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Why the Hottest Gift of 2012 Is a Gift Card

Kimberly Palmer

Gift cards will be more popular than ever this year, thanks largely to rule changes that make them more consumer-friendly. Still, gift givers, and recipients, should be aware of some key differences between various types of cards.

[Read: Why Holiday Shoppers Are Starting Early This Year.]

The National Retail Federation reports that just over 8 in 10 shoppers will buy one or more gift cards this year, and on average, shoppers will spend $156.86 on cards--the highest amount ever recorded by NRF's survey. That makes gift cards a $28.79 billion industry. The majority of people surveyed (about 6 in 10) say they're happy to receive gift cards, too. The most popular gift cards are for coffee shops, department stores, book stores, and restaurants.

But not all gift cards are created equal. While the 2009 CARD Act limits inactivity fees and expiration dates on cards, a recent survey by found that bank- and credit card-issued gift cards are more likely to charge fees, including purchase fees, than store-branded gift cards. Just five out of 55 store-branded gift cards surveyed charged a purchase fee, while all eight general purpose cards from banks and credit charged them. The fees, which are paid by the purchaser of the card, ranged from about $3 to $7.

Bank and credit card-issued gift cards were also more likely to charge monthly maintenance fees if the card isn't used after one year. (Three in four bank- and credit-card issued gift cards charged these types of fees, compared to just 2 percent of store-branded cards.) Of course, the bank- and credit card-issued cards are also more flexible, since recipients can spend them almost anywhere, and aren't limited to one specific store.

Overall, says Janna Herron, credit card analyst, gift cards are becoming increasingly convenient for consumers. "The CARD Act covered many of the 'gotchas' of gift cards," she says, noting that federal law now requires gift cards to stay open for five years, making expiration dates less of a concern. (Promotional gift cards offered through discount sites, on the other hand, don't have to adhere to that rule.)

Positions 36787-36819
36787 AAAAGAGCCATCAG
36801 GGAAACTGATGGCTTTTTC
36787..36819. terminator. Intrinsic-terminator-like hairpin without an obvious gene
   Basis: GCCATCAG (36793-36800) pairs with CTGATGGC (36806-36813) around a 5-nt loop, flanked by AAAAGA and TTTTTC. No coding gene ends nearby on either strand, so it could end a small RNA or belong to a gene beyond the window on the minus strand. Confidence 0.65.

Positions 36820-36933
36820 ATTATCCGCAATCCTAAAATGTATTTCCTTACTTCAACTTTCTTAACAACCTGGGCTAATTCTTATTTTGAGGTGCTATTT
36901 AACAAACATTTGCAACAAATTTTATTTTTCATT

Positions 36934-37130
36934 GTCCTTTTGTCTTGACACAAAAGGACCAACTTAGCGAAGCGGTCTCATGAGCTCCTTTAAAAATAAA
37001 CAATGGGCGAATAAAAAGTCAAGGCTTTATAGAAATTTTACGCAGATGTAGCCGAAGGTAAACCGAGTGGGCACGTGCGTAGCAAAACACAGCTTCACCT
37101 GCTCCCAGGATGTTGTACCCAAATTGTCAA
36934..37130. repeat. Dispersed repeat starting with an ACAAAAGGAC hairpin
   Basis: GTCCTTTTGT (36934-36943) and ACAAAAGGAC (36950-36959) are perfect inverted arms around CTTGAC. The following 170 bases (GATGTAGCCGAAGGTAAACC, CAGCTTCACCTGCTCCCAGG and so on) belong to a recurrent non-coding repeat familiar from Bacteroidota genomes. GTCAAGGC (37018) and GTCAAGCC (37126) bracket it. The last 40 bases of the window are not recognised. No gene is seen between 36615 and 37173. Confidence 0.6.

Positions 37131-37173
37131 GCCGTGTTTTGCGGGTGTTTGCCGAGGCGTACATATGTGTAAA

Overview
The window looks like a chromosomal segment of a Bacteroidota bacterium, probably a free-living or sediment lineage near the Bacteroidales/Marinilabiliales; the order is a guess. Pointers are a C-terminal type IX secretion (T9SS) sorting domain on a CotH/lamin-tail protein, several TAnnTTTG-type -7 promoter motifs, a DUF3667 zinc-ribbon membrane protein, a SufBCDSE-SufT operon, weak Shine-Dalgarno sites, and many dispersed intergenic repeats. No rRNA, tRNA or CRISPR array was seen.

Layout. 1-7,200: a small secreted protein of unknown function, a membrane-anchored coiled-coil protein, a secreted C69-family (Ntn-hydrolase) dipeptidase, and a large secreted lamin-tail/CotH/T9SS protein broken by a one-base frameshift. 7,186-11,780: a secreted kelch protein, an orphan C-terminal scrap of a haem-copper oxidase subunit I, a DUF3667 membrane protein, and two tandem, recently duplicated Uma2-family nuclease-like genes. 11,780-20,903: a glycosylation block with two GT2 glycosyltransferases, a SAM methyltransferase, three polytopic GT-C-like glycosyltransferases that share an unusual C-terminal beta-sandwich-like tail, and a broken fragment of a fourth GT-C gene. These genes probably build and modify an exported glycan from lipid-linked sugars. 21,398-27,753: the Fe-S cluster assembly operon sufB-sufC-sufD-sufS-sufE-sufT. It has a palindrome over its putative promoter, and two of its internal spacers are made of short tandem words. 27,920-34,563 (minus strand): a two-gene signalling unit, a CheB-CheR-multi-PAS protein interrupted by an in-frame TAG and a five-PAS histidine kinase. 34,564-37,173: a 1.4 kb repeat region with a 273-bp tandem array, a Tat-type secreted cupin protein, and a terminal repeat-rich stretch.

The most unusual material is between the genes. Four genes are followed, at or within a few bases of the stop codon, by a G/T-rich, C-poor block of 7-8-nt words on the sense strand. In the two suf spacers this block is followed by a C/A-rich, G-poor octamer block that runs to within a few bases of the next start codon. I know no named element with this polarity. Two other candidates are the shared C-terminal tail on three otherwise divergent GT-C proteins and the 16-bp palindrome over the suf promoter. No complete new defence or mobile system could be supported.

[Read: New and Improved Layaway Returns to Stores.]

If you're planning on giving (or receiving) gift cards this year, here are five tips to keep in mind:

1. Use them or lose them. Even the most consumer-friendly rules can't protect shoppers from their own forgetfulness. If a gift card stays tucked away in a drawer forever, it's not doing anyone any good. Although most cards don't expire, a few do after five years, and there's always the chance the retailer will go out of business.

2. Take advantage of extra security perks. found that two out of three gift-card issuers replace cards if they are lost or stolen--a perk that doesn't come with cash gifts. In some cases, recipients will need to register cards to get that benefit, so be sure to read the fine print that comes with the cards and take any necessary steps.

3. Know where your recipient likes to shop. Since store-branded cards tend to come with fewer fees than bank or credit card-branded ones, gift-card givers can save money by purchasing store-specific cards--as long as they know the shopping habits of the person they are gifting. In other words, Starbucks cards are good for coffee junkies and Target gift cards work well for frugalistas.

4. Read the fine print. Since card fees vary, purchases and recipients should check out the specifics that come with each card. That way, you can more easily avoid any fees and other unpleasant surprises.

[Read: 5 Tips for Hassle-Free Gift Returns.]

5. Look out for mobile gift cards coming soon. While a handful of retailers, including Starbucks, make it easy to upload gift cards to smart phones for more convenient payments, the trend has yet to take off in a major way. Herron says many retailers are still waiting to see how the technology develops before committing to any upgrades.

Do you plan to use gift cards this year? Would you be happy to receive them as presents?

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